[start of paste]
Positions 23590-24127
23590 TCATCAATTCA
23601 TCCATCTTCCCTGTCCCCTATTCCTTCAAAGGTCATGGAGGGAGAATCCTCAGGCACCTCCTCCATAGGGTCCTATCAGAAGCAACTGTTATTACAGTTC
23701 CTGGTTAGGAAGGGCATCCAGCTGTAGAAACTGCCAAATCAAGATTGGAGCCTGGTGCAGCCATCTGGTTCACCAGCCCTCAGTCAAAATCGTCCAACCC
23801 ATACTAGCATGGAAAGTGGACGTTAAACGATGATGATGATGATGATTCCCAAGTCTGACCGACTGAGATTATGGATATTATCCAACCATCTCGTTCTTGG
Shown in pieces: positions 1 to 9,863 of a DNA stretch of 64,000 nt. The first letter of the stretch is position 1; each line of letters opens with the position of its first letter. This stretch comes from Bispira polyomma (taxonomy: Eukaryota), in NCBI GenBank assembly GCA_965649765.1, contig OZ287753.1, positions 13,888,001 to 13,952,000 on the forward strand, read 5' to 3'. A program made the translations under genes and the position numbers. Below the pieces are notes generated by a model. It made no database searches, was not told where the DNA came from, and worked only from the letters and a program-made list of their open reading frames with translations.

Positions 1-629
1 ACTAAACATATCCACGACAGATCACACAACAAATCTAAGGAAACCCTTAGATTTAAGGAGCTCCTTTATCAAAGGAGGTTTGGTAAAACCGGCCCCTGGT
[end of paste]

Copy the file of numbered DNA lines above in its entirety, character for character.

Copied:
Positions 23590-24127
23590 TCATCAATTCA
23601 TCCATCTTCCCTGTCCCCTATTCCTTCAAAGGTCATGGAGGGAGAATCCTCAGGCACCTCCTCCATAGGGTCCTATCAGAAGCAACTGTTATTACAGTTC
23701 CTGGTTAGGAAGGGCATCCAGCTGTAGAAACTGCCAAATCAAGATTGGAGCCTGGTGCAGCCATCTGGTTCACCAGCCCTCAGTCAAAATCGTCCAACCC
23801 ATACTAGCATGGAAAGTGGACGTTAAACGATGATGATGATGATGATTCCCAAGTCTGACCGACTGAGATTATGGATATTATCCAACCATCTCGTTCTTGG
Shown in pieces: positions 1 to 9,863 of a DNA stretch of 64,000 nt. The first letter of the stretch is position 1; each line of letters opens with the position of its first letter. This stretch comes from Bispira polyomma (taxonomy: Eukaryota), in NCBI GenBank assembly GCA_965649765.1, contig OZ287753.1, positions 13,888,001 to 13,952,000 on the forward strand, read 5' to 3'. A program made the translations under genes and the position numbers. Below the pieces are notes generated by a model. It made no database searches, was not told where the DNA came from, and worked only from the letters and a program-made list of their open reading frames with translations.

Positions 1-629
1 ACTAAACATATCCACGACAGATCACACAACAAATCTAAGGAAACCCTTAGATTTAAGGAGCTCCTTTATCAAAGGAGGTTTGGTAAAACCGGCCCCTGGT